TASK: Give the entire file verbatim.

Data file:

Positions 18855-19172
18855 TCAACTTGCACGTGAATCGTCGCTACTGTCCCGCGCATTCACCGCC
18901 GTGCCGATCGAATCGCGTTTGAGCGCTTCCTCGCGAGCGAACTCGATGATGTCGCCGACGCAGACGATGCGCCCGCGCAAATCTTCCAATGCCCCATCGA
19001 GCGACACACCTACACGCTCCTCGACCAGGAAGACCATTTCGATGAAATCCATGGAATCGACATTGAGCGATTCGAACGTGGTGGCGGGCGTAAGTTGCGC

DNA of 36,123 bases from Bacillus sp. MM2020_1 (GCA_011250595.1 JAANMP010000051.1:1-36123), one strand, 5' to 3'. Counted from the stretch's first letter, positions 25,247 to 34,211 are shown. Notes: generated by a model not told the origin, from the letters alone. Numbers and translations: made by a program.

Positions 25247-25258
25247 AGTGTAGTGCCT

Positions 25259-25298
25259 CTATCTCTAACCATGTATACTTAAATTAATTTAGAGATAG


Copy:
Positions 18855-19172
18855 TCAACTTGCACGTGAATCGTCGCTACTGTCCCGCGCATTCACCGCC
18901 GTGCCGATCGAATCGCGTTTGAGCGCTTCCTCGCGAGCGAACTCGATGATGTCGCCGACGCAGACGATGCGCCCGCGCAAATCTTCCAATGCCCCATCGA
19001 GCGACACACCTACACGCTCCTCGACCAGGAAGACCATTTCGATGAAATCCATGGAATCGACATTGAGCGATTCGAACGTGGTGGCGGGCGTAAGTTGCGC

DNA of 36,123 bases from Bacillus sp. MM2020_1 (GCA_011250595.1 JAANMP010000051.1:1-36123), one strand, 5' to 3'. Counted from the stretch's first letter, positions 25,247 to 34,211 are shown. Notes: generated by a model not told the origin, from the letters alone. Numbers and translations: made by a program.

Positions 25247-25258
25247 AGTGTAGTGCCT

Positions 25259-25298
25259 CTATCTCTAACCATGTATACTTAAATTAATTTAGAGATAG